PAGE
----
PDO for Elegant PHP Database Access


Speaking very broadly, every computer application is basically a data manipulation tool. The application accepts data from the outside world, performs some transformation on it and then pushes some different data right back out.

The data inserted into an application can come from a peripheral device (for example, a keyboard or mouse), another system (via an API) or some internally stored state. The output can take the form of text on a screen, a HTML document rendered in a web browser or full motion video. The nature of the data doesn’t matter – the principle is the same for every application.

Most software (including any kind of web-based application) requires that we make some of that data long lasting: we want to be able to access it at a later date. It might be input from a user, content for pages on a web site or system configuration values. Relational databases are useful for this purpose, as they enable us to store data in a flexible format that is easily queried, filtered and transformed.

But there are some significant problems to be solved when integrating our web applications with relational databases. Failing to adequately address them can result in decreased maintainability, scalability and/or security. Luckily, there are a number of design patterns, pre-built tools and best practices that can help us to avoid these potential issues.

Data layer architecture The way that we design our system to access the database (the architecture of our data access layer) plays an important part in determining how easy it is to maintain and test our application. We want to design it in such a way that the system is decoupled from the underlying implementation of the datasource.

Decoupling our application from the datasource means that the components used to implement the business logic and flow of control are not tied to the specific datasource. By utilising a pattern that adheres to this paradigm, we can easily switch out the datasource for a different kind of database or a different kind of storage medium without requiring code changes throughout the rest of our application.

Typically we achieve this by adding layers of abstraction to the data retrieval and storage process. In a web application that follows an MVC-based architecture, all of the code responsible for managing domain entities will be stored in Model classes.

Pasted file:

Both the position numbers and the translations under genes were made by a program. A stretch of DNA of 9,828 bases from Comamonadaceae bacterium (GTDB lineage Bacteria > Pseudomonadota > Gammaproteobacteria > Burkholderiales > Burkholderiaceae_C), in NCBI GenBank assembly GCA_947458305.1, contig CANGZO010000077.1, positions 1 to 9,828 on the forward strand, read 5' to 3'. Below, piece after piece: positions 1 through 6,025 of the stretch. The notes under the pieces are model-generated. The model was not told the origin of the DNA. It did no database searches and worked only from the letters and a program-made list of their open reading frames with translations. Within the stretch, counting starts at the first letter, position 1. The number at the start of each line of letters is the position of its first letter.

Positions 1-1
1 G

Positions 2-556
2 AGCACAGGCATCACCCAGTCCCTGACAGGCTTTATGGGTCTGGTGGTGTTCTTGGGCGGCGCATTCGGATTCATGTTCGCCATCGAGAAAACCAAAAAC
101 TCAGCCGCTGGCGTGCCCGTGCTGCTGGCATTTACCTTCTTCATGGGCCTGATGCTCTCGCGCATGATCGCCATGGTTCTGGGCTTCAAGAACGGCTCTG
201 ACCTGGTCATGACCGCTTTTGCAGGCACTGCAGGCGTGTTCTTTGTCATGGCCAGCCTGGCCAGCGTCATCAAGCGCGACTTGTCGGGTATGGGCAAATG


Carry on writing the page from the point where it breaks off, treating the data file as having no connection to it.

A naive model implementation may interact with a database in a similar way to the following:

While this is a decent first attempt, there are a number of problems with this approach. The most obvious problem here is that the model class is tightly coupled to the implementation of the database. If we wanted to change database vendor from MySQL to another (such as Postgres or a NoSQL solution), we will have to rewrite some (or all) of our models. Another problem is that the cohesion of the model class is significantly degraded using this approach: our models should be responsible for implementing the business logic of our application, not building SQL queries.

Data Access Objects

We can improve on this pattern slightly by introducing a Data Access Object (DAO). Utilising this pattern, our user model is no longer responsible for interacting with the database. Instead, our model is responsible for managing domain entities and coordinating the interactions between these entities (ie: the business logic), and the database interactions are delegated to another class.

This is a better approach, as it means any change to database settings will be confined to the DataAccessObject class. But we still encounter a lot of the same problems: our model is generating SQL.

We can alleviate this problem by inserting another layer of abstraction. This time, we can use the repository pattern. The repository class is responsible for using the DAO to retrieve and persist domain entities to the store, what ever that store may be (database, API, flat file).

As a side note, the repository pattern typically implements some kind of in-memory caching mechanism so that we don’t need to keep going back to the database for subsequent queries for the same entity. We won’t spend too much time on it here as it isn’t relevant to the discussion at hand, but it may look something like the following: